Status of the Syrian Rebellion

(Washington Institute for Near East Policy) Fabrice Balanche - A March report by the Institute for the Study of War (ISW) categorized 23 of Syria's hundreds of rebel groups as the main "powerbrokers" and "potential powerbrokers" in the opposition. In total, these groups command an estimated 90,000 fighters. Among the "powerbroker" rebels, 20% are transnational jihadists, 31% are national jihadists, 24% are political Islamists, and 25% are "secularists." In comparison, the Syrian regime has 125,000 regular army troops and 150,000 pro-government militia members, including around 50,000 Shiite foreign fighters (i.e., Hizbullah and Iranian-trained Iraqis, Pakistanis, and Afghan Hazaras). Most of the native forces are preoccupied with defending territory; only a fourth of them are able to launch offensives. The non-jihadist rebels are very fragmented and marginalized on most fronts, which gives the jihadists the ascendancy. Helping the "secularist" rebels become major actors would not work if Saudi Arabia, Qatar, and Turkey continue supporting Islamist factions. The writer, an associate professor and research director at the University of Lyon 2, is a visiting fellow at The Washington Institute.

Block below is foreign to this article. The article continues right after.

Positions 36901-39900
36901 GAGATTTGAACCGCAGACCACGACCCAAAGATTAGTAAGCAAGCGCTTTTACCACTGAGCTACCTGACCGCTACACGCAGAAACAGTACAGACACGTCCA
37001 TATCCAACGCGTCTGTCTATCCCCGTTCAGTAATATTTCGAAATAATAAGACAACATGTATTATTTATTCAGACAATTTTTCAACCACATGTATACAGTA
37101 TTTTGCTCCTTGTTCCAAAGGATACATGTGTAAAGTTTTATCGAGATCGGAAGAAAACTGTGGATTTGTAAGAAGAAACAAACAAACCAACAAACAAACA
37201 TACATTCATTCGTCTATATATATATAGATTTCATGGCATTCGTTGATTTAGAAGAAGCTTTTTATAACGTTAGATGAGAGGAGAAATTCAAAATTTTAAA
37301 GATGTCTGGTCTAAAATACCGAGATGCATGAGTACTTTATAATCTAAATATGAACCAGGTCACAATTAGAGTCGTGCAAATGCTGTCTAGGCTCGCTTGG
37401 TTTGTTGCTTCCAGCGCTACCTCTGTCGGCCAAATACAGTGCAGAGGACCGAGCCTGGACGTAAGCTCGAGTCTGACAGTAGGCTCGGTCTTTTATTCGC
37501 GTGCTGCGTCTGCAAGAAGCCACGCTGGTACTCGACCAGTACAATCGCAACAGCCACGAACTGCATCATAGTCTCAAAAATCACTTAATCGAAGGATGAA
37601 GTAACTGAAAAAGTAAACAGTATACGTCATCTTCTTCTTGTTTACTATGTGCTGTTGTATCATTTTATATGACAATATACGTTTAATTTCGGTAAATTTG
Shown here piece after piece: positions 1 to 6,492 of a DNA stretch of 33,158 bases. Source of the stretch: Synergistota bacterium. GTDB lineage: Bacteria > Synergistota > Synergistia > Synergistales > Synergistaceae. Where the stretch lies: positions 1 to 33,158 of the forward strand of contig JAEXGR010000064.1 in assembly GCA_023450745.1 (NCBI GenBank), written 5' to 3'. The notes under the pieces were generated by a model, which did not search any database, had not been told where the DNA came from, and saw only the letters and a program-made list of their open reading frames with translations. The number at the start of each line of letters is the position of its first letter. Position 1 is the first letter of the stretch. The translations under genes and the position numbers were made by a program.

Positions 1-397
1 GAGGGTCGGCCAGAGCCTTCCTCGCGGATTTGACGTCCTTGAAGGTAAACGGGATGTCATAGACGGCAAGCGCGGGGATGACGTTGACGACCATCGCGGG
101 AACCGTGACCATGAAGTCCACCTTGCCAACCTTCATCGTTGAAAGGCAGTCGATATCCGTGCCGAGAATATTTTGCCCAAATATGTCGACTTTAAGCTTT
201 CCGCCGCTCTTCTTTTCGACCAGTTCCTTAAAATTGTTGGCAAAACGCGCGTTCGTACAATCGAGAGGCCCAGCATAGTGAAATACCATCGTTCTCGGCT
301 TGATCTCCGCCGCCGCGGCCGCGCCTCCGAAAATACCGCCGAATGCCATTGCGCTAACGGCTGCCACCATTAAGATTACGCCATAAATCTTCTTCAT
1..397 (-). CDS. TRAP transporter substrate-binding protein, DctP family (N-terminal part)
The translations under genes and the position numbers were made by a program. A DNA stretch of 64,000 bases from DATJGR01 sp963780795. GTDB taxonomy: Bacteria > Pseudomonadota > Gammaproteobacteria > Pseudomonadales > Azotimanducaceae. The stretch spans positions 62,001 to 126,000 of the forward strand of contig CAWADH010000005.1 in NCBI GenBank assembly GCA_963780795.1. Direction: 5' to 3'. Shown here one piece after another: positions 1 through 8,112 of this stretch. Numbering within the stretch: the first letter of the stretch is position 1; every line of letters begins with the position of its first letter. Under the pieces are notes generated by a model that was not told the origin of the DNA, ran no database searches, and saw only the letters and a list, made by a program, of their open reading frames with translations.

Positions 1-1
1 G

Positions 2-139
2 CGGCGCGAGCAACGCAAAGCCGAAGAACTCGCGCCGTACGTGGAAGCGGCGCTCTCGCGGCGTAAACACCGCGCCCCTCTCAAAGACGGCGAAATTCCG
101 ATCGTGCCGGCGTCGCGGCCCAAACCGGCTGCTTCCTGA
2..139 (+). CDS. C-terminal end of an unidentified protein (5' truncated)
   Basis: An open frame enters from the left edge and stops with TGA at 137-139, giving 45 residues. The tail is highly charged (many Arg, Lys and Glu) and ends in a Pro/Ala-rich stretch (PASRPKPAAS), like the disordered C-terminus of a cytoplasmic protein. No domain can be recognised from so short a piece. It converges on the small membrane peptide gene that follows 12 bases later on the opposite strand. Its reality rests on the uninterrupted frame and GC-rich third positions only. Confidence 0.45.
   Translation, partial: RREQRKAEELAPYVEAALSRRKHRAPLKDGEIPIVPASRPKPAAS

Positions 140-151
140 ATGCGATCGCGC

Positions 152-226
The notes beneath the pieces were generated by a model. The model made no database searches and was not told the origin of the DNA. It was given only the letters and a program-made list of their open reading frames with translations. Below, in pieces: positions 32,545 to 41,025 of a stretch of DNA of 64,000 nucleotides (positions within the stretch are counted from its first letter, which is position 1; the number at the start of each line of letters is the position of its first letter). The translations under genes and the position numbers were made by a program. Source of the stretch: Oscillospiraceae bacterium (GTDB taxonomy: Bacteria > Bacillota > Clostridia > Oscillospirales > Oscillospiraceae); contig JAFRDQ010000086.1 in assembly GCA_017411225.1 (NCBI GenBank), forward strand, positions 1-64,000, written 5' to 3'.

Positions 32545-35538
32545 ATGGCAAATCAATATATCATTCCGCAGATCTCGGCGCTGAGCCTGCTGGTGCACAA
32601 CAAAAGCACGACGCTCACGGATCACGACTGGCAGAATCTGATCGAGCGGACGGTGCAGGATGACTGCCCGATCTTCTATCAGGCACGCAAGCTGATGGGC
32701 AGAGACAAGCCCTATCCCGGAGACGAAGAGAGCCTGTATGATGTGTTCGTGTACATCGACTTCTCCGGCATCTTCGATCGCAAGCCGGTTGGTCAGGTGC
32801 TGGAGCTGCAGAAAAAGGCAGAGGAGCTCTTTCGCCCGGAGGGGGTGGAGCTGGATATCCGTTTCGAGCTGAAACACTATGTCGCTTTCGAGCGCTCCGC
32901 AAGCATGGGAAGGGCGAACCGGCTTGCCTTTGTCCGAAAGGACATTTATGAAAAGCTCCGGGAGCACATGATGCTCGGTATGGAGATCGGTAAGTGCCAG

2016-11-25 00:00:00

Full Article


Visit the Daily Alert Archive